Coleman’s final strike occurred on Dec. 9, 2020, when two doping control officers arrived at his home in a gated community in Lexington, Ky., at 7:09 p.m. Coleman had said he would be home from 7:15 p.m. to 8:15 p.m. Instead of calling Coleman’s home on the security keypad, which Coleman contended he would have heard, they walked through an open gate and knocked on his door.
Coleman did not answer. The officers waited for an hour and left.
Coleman testified that he was out Christmas shopping and picking up a takeout meal near his home during the hour and that if a doping control officer had called he could have gotten home within five minutes, even though that is not how the process works.
In a statement, the court noted that Coleman should have been on “high-alert on that day, given the two existing whereabouts failures against him.” The court said, though, that if the officers had called Coleman, he would have been able to return home within the 60-minute window. A phone call, the panel noted, is “a matter of standard practice among other Doping Control Officers.”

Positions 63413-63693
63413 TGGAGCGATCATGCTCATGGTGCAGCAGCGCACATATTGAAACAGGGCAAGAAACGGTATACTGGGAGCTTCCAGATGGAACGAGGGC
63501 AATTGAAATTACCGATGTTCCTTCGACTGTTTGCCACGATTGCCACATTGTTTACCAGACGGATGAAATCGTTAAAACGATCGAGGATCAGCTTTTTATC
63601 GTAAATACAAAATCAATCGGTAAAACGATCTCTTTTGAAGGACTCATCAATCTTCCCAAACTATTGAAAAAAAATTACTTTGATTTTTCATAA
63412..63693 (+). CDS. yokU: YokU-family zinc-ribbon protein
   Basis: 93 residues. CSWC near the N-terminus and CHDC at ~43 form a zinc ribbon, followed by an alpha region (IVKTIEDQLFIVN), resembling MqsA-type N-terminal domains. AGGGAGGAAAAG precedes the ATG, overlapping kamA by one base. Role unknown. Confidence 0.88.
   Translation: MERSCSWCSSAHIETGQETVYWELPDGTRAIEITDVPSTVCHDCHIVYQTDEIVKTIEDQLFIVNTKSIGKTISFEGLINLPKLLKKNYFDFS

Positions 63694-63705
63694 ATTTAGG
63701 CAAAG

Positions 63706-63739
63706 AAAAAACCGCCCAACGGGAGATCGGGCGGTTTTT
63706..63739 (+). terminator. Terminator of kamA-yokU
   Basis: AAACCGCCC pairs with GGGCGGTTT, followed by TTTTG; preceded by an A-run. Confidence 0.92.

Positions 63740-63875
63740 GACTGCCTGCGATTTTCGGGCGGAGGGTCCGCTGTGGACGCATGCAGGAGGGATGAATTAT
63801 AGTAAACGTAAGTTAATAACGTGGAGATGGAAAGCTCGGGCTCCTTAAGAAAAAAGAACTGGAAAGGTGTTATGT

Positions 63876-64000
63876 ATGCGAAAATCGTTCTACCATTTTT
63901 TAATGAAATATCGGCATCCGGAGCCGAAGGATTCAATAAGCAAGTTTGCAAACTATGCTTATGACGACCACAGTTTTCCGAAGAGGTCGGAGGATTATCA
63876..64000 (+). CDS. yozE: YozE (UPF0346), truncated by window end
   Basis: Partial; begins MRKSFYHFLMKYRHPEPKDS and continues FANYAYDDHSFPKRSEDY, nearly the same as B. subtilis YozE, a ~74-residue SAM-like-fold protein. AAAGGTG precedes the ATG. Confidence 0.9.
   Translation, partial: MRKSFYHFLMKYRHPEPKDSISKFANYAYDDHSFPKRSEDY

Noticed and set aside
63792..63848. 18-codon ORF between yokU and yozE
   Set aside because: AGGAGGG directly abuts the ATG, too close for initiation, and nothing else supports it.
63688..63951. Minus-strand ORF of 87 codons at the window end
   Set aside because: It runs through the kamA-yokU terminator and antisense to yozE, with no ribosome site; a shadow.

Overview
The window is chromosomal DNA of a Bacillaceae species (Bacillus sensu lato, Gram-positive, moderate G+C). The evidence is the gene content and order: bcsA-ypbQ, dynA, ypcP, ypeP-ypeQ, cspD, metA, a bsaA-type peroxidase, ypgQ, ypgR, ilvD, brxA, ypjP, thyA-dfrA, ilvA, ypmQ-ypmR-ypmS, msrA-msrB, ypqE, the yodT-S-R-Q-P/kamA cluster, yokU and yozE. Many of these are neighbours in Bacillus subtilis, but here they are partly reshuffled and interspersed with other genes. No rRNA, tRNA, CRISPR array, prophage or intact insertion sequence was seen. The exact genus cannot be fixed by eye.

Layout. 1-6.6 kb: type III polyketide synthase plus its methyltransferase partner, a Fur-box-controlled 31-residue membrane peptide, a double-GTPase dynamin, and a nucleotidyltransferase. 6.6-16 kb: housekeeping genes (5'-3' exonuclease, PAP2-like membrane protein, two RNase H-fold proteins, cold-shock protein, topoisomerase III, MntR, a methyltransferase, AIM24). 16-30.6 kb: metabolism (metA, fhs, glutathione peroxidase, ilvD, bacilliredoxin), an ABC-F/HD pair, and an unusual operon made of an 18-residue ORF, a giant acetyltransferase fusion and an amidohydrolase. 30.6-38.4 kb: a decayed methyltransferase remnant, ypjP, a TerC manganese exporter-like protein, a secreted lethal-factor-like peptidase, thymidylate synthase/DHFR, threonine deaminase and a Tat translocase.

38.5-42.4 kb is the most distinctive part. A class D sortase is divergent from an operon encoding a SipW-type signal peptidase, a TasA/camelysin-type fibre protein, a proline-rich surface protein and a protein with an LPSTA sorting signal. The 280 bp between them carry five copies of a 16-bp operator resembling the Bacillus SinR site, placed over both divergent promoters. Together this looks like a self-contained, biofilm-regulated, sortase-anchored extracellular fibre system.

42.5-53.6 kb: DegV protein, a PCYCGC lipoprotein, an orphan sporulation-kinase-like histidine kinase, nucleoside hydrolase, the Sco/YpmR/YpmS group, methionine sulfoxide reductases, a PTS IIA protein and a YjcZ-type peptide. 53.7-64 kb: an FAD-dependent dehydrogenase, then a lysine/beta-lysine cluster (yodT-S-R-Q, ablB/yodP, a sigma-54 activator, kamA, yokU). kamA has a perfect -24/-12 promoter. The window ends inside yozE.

Coleman’s absence creates a wide-open race for the three American spots in the 100-meter field at the Tokyo Games, which is always one of the toughest events to qualify for from the United States. Justin Gatlin was the last champion from the United States in the event, in 2004, but Gatlin has sullied that gold medal with two bans for doping during his career.